What is Dry Needling?
Dry needling is a technique physical therapists use for the treatment of pain and movement impairments. The technique uses a "dry" needle, one without medication or injection, inserted through the skin into areas of the muscle.
Dry needling is not acupuncture, a practice based on traditional Chinese medicine and performed by acupuncturists. Dry needling is a part of modern Western medicine principles.
What Kind of Needles Are Used?
Dry needling involves a thin filiform needle that penetrates the skin and stimulates underlying myofascial trigger points and muscular and connective tissues. The needle allows a physical therapist to target tissues that are not manually palpable.The sterile needles are disposed of in a medical sharps collector.
Why Dry Needling?
In cases when physical therapists use dry needling, it is typically one technique that's part of a larger treatment plan. The best course of treatment will combine dry needling with exercise, manual therapy techniques, and patient education.
Physical therapists use dry needling to relieve pain or improve range of motion. Research supports that dry needling improves pain control, reduces muscle tension, and normalizes dysfunctions of the motor end plates, the sites at which nerve impulses are transmitted to muscles. This can help speed up the patient's return to active rehabilitation.
What kinds of pain does dry needling treat?
- Back and Neck pain
- Carpal tunnel syndrome
- Plantar Fasciitis
- Tendinitis and Tendonapthy
- Joint Pain
- TMJ dysfunction
About Rise Physical Therapy
Hi, and welcome to Rise Physical Therapy.
Rise exists because we believe there is a demand for honest and ethical therapy that truly makes a difference in people's lives. After years of working in healthcare, we realized that the industry had lost it's focus on the patient. So we decided to start our own clinic and focus on providing our patients the very best in one-on-one physical therapy. We wouldn't have it any other way.
Thanks for swinging by the site, and we hope to see you soon.
Most common questions about physical therapy
1. What is physical therapy (PT)? – Physical therapists, sometimes called PTs, are experts in the musculoskeletal system, meaning we know your muscles, bones, joints, tendons, ligaments and how they operate as well as anyone. We play a critical role in the recovery and rehabilitation of the injured, hurting, or those suffering chronic conditions. Becoming a Doctor of Physical Therapy (the only type of PTs we hire at Rise), requires over seven years of education.
2. Is PT covered by insurance? – Almost all insurance plans give you an annual allowance of PT visits. For our current patients, that has typically meant a copay of around $15-$30/visit. Sometimes it’s lower, or even completely covered by insurance. Depending on your plan you might pay a bit more, such as when your plan has a higher deductible. If you are unsure, give us a call and our insurance experts can help you figure it out. You can reach us at (479) 595-8667.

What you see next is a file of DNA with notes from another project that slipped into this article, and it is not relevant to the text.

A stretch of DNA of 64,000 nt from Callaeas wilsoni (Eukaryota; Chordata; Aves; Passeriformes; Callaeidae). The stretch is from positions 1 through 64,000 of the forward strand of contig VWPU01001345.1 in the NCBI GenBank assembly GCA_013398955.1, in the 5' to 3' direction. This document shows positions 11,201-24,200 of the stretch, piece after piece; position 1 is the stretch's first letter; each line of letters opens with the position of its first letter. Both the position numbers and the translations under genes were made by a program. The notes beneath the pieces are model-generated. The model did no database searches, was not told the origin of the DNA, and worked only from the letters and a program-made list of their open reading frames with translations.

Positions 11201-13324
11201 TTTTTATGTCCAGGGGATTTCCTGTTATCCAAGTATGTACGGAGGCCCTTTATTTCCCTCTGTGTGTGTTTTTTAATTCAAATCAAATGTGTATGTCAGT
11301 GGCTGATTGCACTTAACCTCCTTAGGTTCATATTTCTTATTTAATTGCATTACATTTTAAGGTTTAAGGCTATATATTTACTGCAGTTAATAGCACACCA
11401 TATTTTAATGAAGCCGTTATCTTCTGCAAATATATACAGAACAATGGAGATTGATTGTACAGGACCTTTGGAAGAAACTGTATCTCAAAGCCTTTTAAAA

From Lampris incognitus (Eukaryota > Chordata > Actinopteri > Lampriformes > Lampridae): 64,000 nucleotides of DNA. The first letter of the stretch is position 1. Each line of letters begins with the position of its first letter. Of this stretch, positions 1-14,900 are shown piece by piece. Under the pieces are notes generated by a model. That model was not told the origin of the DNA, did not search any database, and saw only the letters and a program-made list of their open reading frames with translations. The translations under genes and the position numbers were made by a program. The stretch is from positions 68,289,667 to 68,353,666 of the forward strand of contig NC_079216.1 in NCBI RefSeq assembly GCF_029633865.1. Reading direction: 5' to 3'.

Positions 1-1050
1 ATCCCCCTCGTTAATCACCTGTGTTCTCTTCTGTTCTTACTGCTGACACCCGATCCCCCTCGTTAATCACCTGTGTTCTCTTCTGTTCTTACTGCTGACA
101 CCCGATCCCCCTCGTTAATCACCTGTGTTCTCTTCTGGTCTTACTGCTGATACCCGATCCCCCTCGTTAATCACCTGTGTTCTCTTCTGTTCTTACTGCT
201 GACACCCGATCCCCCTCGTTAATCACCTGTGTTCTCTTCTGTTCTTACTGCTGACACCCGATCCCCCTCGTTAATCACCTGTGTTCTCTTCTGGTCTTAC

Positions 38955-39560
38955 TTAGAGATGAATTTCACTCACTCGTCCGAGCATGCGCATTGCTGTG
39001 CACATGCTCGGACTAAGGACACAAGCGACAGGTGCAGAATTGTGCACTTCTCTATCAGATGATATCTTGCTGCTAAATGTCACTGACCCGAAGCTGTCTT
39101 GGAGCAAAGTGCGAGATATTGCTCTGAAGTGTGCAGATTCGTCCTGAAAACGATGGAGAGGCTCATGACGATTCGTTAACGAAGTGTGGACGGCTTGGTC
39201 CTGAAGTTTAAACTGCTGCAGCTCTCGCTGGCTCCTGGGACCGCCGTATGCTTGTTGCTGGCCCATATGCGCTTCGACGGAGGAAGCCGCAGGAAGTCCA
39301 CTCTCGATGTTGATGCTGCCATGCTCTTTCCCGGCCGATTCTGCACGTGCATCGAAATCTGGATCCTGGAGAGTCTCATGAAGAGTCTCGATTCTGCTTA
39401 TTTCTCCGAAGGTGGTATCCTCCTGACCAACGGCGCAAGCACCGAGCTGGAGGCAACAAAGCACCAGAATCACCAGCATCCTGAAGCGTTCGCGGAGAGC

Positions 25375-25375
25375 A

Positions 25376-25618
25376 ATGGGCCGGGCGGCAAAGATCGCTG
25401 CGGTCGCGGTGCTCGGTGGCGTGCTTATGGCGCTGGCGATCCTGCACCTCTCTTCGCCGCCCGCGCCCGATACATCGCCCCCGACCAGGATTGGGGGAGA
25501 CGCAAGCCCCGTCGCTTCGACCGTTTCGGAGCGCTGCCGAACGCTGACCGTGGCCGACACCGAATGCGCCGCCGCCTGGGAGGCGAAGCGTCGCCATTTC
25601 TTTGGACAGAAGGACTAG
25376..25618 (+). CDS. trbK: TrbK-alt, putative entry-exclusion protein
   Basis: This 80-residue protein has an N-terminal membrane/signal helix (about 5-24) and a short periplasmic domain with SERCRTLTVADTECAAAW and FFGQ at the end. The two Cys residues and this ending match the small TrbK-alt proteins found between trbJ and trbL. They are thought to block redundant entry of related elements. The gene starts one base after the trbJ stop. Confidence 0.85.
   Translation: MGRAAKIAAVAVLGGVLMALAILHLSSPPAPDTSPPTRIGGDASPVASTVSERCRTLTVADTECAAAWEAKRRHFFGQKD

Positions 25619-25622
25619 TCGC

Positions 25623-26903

3. Do you need a doctor’s referral for PT? – No referral is needed – you can come straight in to see us without having to go to your doctor. Years ago a referral was required, but studies like this showed it was dramatically more effective and cheaper for patients to be sent to PTs first. The state of Arkansas has not required them for over 20 years (since 1997).
4. Does physical therapy work? – The only question that matters. Here’s what a recent large study found: “In the year following their initial complaint to primary providers, the sample of people in the study who went to physical therapy directly spent an average of $1,871, compared to $6,664 for those who were first sent for an MRI. The patients who received physical therapy first were less likely to receive surgery and injections, and they made fewer specialists and emergency department visits within a year of primary consultation.” [link] So not only does it work, it saves you money over the long run.
5. How much does PT cost? – We actually went ahead and ran the numbers on this one. If you include all of our past patients, the average payment after insurance was $19.25. So anywhere from $15 – $30 is a fairly accurate estimate of how much you’d be looking at paying per visit. That said, some patients actually get PT completely covered by insurance so you may end up paying $0.
6. What is the difference between a PT and a chiropractor? – There are quite a few, but the biggest difference is in the way the professions approach the practice of medicine. Physical therapists strictly use evidence-based (scientific) treatments that are focused on healing the patient permanently rather than temporarily dulling pain. At Rise, we are all about educating you on how to treat and address your issues on your own with stretches and exercises. On the other hand, Chiropractors tend to focus on pain relief techniques like spinal manipulation (adjustment) that are performed on an ongoing basis. It just comes down to what you desire in a treatment.